Austin-American Statesman
Disc golf in the fore-ground

May 7, 2006

Sada Cumber knew nothing about disc golf before Saturday. But the Austin visitor found his interest piqued when he received a surprise invite to the World's Biggest Disc Golf Weekend.

Once Cumber saw disc golfers in action, interest gave way to admiration.

"It's a joy to be invited," said Cumber, chairman of Austin wireless imaging company SozoTek Inc. "This is a game you can play as a family. I appreciate the commitment and the passion."

The most popular event on the international disc golf calendar kicked off Saturday at Zilker Park. It's been an annual local tradition since 1991, when disc golf legend John Houck drew a record crowd to the first gathering, also at Zilker.

Festivities this year are taking place in more than 50 cities in eight countries, according to Dee Leekha, chairwoman of this year's event.

Disc golfers played from 7 a.m. to dark Saturday and will keep the same schedule today. For $25, players play a round on the 18-basket course and receive a disc, a t-shirt and a mini: a tiny pink disc of the variety that golfers use to mark their lies. Organizers plan to donate profits to Caring for At Risk Youth, an Austin-based nonprofit that works to prevent violence, drug abuse and delinquency among students in the Austin and Georgetown school districts.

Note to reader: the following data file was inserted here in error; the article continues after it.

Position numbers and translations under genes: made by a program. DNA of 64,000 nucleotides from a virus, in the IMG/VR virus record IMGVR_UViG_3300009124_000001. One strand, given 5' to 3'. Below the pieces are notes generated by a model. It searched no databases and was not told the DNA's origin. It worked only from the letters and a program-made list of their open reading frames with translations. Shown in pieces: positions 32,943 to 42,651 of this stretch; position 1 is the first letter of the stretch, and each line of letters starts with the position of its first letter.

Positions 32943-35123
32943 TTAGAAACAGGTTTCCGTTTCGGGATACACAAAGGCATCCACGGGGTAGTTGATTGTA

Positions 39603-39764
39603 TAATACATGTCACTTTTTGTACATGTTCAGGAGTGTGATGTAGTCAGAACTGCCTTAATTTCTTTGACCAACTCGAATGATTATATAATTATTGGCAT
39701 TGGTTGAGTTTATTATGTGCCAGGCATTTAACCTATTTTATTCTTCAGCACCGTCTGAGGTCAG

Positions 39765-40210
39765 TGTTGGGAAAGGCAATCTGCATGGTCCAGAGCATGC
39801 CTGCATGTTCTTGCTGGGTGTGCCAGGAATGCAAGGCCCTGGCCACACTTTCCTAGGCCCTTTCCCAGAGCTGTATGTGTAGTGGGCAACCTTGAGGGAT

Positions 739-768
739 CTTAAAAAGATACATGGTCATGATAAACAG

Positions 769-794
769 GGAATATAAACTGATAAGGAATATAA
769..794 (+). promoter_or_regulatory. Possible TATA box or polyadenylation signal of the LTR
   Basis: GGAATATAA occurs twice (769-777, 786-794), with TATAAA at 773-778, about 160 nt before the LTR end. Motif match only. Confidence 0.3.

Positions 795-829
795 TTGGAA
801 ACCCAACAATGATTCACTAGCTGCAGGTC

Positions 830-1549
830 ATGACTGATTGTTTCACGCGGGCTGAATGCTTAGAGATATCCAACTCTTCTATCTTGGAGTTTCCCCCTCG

"Like many nonprofits, we're on a shoestring budget," said Adrian Moore, Caring for At Risk Youth's executive director. "This is very helpful

Houck had hoped to draw 1,000 players this year, though attendance Saturday wasn't as robust.

Hal McBroom, 56, an 11-year disc golf veteran, said traffic on the course was "about the same as a normal day at Zilker."

Several volunteers blamed the morning rain for the light crowd in Austin. At Steeplechase Park in Kyle, where a new 18-hole course was slated to host an event, rain and flooding forced a cancellation.
David Anderson, 49, wearing a T-shirt from the 1992 World's Biggest Disc Golf Weekend, credited Houck with spreading the game.

Behind him, Houck, a member of the Disc Golf Hall of Fame, autographed discs and fielded fan inquiries.
"This weekend is kind of a fun run for disc golf," Houck said. "We want people who've never played to come out and give it a try."

Copyright © 2006 Austin American-Statesman
photos not included in original article. top and bottom right photos by Mark Bowman.

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